10/11/2011 Hopi challenges BIA over water contamination By Kathy Helms, Dine Bureau, Gallup Independent: KYKOTSMOVI – The Hopi Tribe has taken legal action against the Bureau of Indian Affairs over its operation of the Tuba City Open Dump and is seeking immediate restoration of contaminated groundwater that is migrating toward the Upper Moenkopi supply wells. Hopi Tribal Chairman LeRoy N. Shingoitewa said the tribe has spent more than 12 years trying to get the BIA to adequately address the issue of groundwater contamination stemming from the open dump since it was shut down in 1997. “Simply put, the BIA has failed to comply with the requirements that are in place to protect the Hopi Tribe’s drinking water,” he stated Monday in a press release.
The Tuba City Open Dump has contaminated groundwater that the Hopi Villages of Upper Moenkopi and Lower Moencopi rely on as their only source of drinking water, according to Louella Nahsonhoya, public information officer for the Hopi Tribe.
“Since the mid-1990s, the Hopi Tribe has been working under the guidance of the Environmental Protection Agency to establish a comprehensive program for the maintenance and protection of the Tribe’s drinking water sources on the reservation,” Shingoitewa said. “We have a series of ordinances in place which conform to the federal Safe Drinking Water Act.”
The Hopi claim the BIA did little, if anything, to manage what was being disposed at the dump during its years of operation and exacerbated the contamination by digging waste trenches that brought the waste material into close contact with the water table, approximately 15 feet below surface, according to Nahsonhoya.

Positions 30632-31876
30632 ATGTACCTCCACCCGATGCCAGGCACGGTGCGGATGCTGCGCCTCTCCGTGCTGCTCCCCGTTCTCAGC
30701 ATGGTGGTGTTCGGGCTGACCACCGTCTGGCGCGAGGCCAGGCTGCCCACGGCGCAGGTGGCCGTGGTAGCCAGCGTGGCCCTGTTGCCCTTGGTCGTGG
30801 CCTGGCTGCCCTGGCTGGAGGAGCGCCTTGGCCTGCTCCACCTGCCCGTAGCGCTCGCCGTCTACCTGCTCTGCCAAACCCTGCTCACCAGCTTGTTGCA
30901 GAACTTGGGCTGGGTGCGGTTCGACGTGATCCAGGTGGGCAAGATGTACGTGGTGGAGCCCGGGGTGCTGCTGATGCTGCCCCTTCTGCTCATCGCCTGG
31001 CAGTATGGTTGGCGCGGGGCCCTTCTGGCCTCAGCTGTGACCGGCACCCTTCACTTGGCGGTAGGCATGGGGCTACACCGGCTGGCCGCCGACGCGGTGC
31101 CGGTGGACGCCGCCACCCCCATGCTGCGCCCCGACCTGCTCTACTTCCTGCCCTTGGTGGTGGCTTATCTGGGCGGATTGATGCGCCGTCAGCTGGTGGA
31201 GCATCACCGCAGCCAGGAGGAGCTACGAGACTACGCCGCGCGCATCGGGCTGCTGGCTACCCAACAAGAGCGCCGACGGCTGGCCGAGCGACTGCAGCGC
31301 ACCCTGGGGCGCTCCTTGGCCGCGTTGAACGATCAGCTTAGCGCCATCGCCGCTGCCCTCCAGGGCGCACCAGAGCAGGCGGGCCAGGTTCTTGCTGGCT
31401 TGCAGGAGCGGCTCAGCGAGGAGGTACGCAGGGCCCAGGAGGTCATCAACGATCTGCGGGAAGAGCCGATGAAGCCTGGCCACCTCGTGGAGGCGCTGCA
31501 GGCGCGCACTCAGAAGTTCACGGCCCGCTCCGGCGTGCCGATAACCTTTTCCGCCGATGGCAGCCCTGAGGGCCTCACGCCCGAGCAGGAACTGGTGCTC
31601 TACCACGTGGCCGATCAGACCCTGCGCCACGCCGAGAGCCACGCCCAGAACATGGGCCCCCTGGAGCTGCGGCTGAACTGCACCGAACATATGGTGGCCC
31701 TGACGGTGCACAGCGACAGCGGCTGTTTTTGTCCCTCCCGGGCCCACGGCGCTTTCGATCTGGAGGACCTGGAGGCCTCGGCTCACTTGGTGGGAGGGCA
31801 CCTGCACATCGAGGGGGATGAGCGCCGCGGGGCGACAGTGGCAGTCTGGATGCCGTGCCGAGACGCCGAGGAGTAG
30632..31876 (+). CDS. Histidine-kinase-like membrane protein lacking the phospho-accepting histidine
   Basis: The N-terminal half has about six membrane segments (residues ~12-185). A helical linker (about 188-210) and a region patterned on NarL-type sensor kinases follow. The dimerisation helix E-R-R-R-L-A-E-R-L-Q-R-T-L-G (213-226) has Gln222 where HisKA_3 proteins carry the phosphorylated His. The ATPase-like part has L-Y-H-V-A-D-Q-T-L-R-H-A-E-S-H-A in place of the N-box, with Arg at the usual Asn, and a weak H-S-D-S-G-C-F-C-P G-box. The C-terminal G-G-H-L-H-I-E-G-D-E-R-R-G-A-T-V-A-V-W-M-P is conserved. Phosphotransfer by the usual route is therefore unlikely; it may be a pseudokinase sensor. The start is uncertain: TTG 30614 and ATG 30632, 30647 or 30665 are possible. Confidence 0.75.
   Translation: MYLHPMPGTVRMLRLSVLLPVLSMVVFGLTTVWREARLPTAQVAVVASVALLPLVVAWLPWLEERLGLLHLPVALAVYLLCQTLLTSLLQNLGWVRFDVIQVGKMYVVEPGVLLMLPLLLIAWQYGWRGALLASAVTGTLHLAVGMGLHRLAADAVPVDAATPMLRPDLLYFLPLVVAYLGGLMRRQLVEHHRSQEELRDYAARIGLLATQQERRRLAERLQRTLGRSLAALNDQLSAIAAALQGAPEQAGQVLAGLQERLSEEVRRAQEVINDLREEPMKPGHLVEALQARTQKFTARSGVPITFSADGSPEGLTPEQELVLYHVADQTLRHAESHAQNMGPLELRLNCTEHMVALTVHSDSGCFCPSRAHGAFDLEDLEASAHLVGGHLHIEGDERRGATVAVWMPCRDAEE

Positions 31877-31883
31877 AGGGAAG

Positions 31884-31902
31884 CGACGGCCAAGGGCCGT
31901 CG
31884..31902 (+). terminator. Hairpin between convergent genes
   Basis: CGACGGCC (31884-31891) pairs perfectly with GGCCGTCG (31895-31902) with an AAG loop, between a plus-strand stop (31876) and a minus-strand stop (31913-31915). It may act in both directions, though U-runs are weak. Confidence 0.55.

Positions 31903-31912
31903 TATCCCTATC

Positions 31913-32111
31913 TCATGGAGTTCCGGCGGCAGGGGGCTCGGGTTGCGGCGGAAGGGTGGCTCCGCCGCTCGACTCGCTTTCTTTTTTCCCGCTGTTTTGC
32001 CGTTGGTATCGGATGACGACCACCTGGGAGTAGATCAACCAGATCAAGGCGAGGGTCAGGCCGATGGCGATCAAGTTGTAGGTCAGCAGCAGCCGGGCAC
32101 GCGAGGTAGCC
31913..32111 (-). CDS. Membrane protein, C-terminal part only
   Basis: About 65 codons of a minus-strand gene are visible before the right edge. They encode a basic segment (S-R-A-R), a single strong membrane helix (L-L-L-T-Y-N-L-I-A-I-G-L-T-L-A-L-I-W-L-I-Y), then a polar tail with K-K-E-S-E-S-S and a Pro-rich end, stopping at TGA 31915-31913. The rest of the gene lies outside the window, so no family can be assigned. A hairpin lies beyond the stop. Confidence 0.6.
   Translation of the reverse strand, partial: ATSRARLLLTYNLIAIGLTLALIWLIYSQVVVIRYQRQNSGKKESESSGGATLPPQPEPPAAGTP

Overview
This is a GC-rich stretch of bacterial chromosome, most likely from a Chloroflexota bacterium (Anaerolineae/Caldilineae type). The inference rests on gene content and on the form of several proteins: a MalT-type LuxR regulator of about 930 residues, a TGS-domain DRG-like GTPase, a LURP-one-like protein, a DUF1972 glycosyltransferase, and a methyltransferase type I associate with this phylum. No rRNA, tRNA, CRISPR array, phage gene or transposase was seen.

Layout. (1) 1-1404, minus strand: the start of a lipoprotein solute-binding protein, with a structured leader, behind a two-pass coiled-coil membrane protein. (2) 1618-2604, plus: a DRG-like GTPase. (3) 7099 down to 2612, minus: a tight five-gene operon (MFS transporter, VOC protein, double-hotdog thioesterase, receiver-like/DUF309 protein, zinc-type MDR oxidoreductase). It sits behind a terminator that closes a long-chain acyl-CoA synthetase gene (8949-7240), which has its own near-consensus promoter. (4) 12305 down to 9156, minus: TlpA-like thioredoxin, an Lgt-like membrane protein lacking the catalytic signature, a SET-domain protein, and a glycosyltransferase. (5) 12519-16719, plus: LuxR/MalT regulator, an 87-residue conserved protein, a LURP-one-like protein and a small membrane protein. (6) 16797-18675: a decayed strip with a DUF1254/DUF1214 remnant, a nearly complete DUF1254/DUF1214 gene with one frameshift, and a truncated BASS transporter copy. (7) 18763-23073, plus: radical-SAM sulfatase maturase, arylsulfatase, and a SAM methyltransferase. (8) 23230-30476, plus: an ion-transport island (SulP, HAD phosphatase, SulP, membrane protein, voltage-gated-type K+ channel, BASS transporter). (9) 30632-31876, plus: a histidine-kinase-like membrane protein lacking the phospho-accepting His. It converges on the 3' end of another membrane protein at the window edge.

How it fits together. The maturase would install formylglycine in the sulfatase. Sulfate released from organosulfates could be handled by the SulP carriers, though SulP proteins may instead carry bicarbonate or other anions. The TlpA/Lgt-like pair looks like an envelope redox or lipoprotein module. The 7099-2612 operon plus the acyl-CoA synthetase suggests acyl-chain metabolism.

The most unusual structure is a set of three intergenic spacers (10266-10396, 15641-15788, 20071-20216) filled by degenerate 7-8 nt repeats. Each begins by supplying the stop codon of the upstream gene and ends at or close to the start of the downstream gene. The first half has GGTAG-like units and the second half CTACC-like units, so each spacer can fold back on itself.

The BIA has failed to take any action to prevent the further migration of the contamination that is now within the cone of influence of the Moenkopi supply wells, she said.
According to U.S. EPA, the dump – located on 28 acres of Hopi land and two acres of the Navajo Nation – received waste from 1940 to 1997. EPA signed an enforcement agreement with BIA in 2010, requiring investigation and evaluation of feasible cleanup options. BIA is the lead federal agency responsible for closing the site.
A notice of endangerment and intent to sue filed by Hopi in May 2009 stated that the unlined dump lies directly on top of the Navajo Aquifer and that supply wells located about 4,000 feet west of the dump provide water for the public water supply system that serves the Upper Village of Moenkopi. The Lower Village obtains water from two springs approximately 7,000 feet southwest of the dump.
At the time of the 2009 filing, the Hopi Tribe’s consultant had identified a contaminant plume that included uranium and elevated levels of inorganic contaminants which had migrated more than 4,000 feet downgradient from the dump. Groundwater exceeding the maximum contaminant level for uranium was within 2,500 feet of the village spring and supply wells, posing an imminent threat.